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A Rebirth For Stem Cells?

Posted on Nov 16, 2012 by Dr. Julie Nixon  | 0 Comments

A few weeks ago I attended the Regenerative Medicine Industry Day at Edinburgh’s BioQuarter, much of which focused on the challenges SMEs involved in stem cell therapy face.  These ranged from manufacturing stem cells and GMP, compliance with clinical trial regulations, and of course funding. One of the main issues investors seem to have is how do you value a company in the stem cell sector?

One of the problems with stem cells is that the related IP is complex. In October 2011 The Court of Justice of the EU handed down a decision on questions referred in the case of Brüstle v Greenpeace effectively prohibiting the patenting of inventions derived from human embryos. This decision confirmed that any human ovum after fertilisation is to be regarded as an embryo and that inventions requiring the destruction of human embryos or their use as base material are excluded from patentability. This ruling applied to totipotent stem cells, those cells taken from the early embryo with the potential to develop into any tissue. The IPO however can still issue patents for pluripotent stem cells, those cells that have lost the programming capability to form every tissue but still have the capacity to form any cell in a specific lineage. These cells can be derived from adult humans and so avoids the ethical issues involved with using human embryos.

The UK produces world class research at both the academic and industrial level in stem cell research. The ban could lead to British inventions being exploited in countries where totipotent cells can be patented.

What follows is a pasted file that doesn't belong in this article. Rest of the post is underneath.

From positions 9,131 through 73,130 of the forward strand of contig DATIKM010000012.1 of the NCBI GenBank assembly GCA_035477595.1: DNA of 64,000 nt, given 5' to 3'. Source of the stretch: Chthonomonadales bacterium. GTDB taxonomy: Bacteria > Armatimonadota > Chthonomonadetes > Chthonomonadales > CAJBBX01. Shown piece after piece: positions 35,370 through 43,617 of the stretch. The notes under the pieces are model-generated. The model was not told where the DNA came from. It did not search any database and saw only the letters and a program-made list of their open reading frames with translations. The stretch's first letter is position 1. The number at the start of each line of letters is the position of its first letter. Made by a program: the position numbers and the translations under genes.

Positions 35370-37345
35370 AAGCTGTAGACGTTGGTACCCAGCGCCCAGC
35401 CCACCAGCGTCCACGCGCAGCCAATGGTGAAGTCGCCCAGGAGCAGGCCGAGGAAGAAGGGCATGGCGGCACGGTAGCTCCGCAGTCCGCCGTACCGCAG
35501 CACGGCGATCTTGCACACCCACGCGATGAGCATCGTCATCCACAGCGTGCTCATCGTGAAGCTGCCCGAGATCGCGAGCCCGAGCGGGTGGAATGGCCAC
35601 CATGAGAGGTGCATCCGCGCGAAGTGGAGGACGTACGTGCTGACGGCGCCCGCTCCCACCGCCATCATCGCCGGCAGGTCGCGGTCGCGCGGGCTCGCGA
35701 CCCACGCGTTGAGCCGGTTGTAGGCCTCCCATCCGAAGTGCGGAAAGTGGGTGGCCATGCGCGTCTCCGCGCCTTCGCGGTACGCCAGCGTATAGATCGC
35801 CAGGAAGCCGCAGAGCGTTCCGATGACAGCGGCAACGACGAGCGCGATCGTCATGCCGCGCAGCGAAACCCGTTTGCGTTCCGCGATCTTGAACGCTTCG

Even for companies specialising in pluripotent stem cells with patent capability, the funding challenges still remain. Venture capital investment is lacking in the area because the research has not yet been fully validated and it could be years before a marketable product is available. Stem cell technology is regarded as too risky to be an attractive investment position. Large pharmaceutical companies have also been cautious in the past of stem cell research. To raise revenue some UK companies have licensed stem cell lines and reagents as research tools to fund longer term development of cell therapies. There is also great potential for in vitro drug screening and toxicity testing using stem cell lines. As I mentioned in a previous blog on personalised medicine, one application in this area would be to derive stem cells from individual populations for more accurate drug administration regimes.

For the UK’s strength in pioneering stem cell research to be fulfilled, the potential for commercial opportunity must be demonstrated. When the first stem cell based therapies become available the full potential of the sector be realised.  But for the moment there is a large gap between the funding provided by research councils and charities and the elusive potential commercial funding that venture capitalists or large pharmaceuticals can provide.

Julie Nixon

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